You wear spats under your BJJ shorts, and they protect you from getting rashes and burns on your legs.
I like the feeling of compression that they give my legs. They keep my legs warmed up and ready for action. They also help keep my kneepads in place.
My Recommendation: Sanabul Compression Base Layer
When you train in the gi, you should wear a mouthguard — and the same goes for no-gi. Wearing a mouthguard is mandatory for BJJ because it prevents you from losing your teeth.
I wear my mouthguard when I’m doing positional sparring and standard sparring rounds. However, I don’t wear it when I’m drilling.
Bringing your mouthguard to class every day keeps the dentist away.
My Recommendation: SISU Mouthguard
In no-gi BJJ, you tend to scramble and wrestle a bit more than you would in the gi. That’s why you should invest in kneepads.
You don’t need “BJJ” kneepads — volleyball kneepads are just as good and often cheaper.
Kneepads will help cushion the blow and keep your knees protected from the mat and your training partners.
With kneepads, I can afford to be more aggressive with my takedowns because they give my knees a cushion.
My Recommendation: Rawxy Volleyball Knee Pad
With these 5 pieces of no gi jiu jitsu gear, you’re ready for class!
How To Speed Up Your No Gi Jiu Jitsu Progress
Are you primarily a gi player who’s looking to get better at no gi?
Here are some ways to speed up your progress.
1. Practice Solo Drills
When was the last time you brushed up on your solo drills?
Solo drills are a great way to become competent at the underlying body movements that make up no gi jiu jitsu.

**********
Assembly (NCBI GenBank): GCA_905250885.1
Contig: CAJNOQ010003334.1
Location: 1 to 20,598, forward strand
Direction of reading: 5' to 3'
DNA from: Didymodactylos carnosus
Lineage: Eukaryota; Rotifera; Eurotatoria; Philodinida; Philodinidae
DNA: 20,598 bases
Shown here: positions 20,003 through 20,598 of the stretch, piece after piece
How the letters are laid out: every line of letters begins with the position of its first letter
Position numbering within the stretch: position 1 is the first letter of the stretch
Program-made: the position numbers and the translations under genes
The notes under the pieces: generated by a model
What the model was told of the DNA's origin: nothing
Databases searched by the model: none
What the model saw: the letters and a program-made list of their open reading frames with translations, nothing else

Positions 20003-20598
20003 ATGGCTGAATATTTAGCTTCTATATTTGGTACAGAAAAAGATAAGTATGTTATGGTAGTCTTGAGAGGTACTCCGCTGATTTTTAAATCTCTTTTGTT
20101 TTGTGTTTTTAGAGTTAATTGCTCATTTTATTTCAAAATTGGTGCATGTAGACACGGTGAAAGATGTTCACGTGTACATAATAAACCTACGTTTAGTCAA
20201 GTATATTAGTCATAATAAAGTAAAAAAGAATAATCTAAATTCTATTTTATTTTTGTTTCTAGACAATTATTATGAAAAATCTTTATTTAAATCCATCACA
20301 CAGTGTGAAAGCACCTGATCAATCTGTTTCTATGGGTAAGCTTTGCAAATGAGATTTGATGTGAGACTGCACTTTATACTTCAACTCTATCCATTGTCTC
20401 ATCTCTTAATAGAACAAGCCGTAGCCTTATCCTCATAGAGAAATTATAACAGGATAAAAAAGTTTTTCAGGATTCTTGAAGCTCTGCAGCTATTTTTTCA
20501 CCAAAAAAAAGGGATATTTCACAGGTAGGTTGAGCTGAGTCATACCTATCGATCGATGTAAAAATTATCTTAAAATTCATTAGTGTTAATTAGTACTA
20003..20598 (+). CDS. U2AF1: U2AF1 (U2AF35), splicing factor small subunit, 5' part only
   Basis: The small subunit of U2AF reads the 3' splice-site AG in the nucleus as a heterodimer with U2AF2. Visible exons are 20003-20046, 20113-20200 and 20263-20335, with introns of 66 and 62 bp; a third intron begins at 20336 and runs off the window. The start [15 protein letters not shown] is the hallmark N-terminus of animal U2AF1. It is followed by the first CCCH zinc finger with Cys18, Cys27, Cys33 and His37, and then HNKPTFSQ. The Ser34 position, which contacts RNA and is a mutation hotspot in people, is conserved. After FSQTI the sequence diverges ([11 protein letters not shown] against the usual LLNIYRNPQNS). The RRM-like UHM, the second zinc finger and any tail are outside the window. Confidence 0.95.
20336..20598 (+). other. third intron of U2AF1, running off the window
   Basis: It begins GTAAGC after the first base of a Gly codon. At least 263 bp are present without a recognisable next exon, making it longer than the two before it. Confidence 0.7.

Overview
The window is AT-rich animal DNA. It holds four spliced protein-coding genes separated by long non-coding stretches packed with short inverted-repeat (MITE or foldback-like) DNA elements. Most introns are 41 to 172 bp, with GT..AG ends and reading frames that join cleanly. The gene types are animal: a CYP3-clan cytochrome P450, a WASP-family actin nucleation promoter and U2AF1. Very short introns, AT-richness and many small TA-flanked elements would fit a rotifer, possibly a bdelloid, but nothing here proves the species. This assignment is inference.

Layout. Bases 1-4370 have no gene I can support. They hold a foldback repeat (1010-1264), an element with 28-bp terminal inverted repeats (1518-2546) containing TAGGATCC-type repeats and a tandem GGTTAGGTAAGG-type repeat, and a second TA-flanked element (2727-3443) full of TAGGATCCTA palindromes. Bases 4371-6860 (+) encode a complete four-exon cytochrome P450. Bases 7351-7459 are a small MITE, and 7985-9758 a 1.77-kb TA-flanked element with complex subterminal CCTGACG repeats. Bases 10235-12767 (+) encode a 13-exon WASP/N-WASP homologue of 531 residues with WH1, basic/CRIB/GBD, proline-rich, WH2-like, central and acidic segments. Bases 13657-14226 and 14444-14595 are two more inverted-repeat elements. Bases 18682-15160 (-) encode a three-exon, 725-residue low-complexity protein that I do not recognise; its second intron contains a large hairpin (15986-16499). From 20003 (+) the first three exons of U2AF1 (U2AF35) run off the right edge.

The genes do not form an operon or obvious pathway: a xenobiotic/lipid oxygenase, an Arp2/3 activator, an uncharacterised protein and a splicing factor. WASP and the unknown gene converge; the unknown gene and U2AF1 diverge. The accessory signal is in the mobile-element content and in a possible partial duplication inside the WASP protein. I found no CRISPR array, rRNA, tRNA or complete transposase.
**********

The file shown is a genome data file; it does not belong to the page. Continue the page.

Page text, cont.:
Since there are fewer grips to deal with in no-gi, movements like bridging and shrimping are more effective and helpful for escaping.
Therefore, it’s important to master these solo drills so you can take advantage of the reduced friction and grips.
2. Master Survival & Escapes
Generally, it’s easier to survive and escape bad positions in no-gi. There is less friction, fewer grips, and grips are less powerful.
That being said, you’ll still have to practice your survival and escape skills. It’s a faster, more dynamic game for both the top and bottom players.
In New Wave Jiu Jitsu: A New Philosophy Of Positional Escapes, John Danaher teaches how to survive and escape from any position in no-gi.
And the more confident you are in your escapes, the more aggressive you’ll be when hunting for submissions.
Why? Because you know if you get pinned, you’ll have an easier time escaping.
3. Understand The Leglock Meta
In no gi jiu jitsu, there are fewer rules when it comes to lower-body submissions.
It’s also much more difficult to escape leg locks because you cannot use pant or gi grips to help you escape.
Therefore, leglocks are far more prevalent in no-gi. If you want to get better at no gi, you’ll have to start spending more time on your leglock defense and offense.
4. Train Both Gi & No Gi
If you want to get better at no-gi BJJ, train more no-gi.
However, remember that there are more similarities than differences between gi and no-gi.
By cross-training both variations of BJJ, you’ll become better at both.
Unless you are a specialist competitor who trains only no-gi, you’re better off training both — and benefiting from increased time on the mats.
Sure, no gi jiu jitsu has its own unique nuances. But the more time you spend doing jiu-jitsu, the better you’ll get at it.
Personally, I love both of them equally. I train in the gi twice a week, and no-gi twice a week. And training both has helped me improve my skills at both.
No gi jiu jitsu is incredibly fun, highly relevant to MMA, and most importantly, doesn’t require so much damn laundry.
I wouldn’t be surprised if it becomes the dominant form of Brazilian jiu-jitsu.
Do you prefer gi or no-gi? Why?
And is there anything I missed in terms of the history of no-gi BJJ, differences, or no-gi gear?
Leave a comment in the section below. I’d love to discuss more about no-gi.
Happy no-gi rolling. 🤙
Tsavo is the founder of BJJ Equipment and BJJ blue belt who started training in 2019. He’s a passionate hobbyist and BJJ gear/equipment aficionado who wanted to share his favorite pickups with other jiujiteiros. He launched BJJ Equipment in 2022 to make it easy for jiu-jitsu practitioners to find the best BJJ gear so they look, feel, and perform at their best on the mats.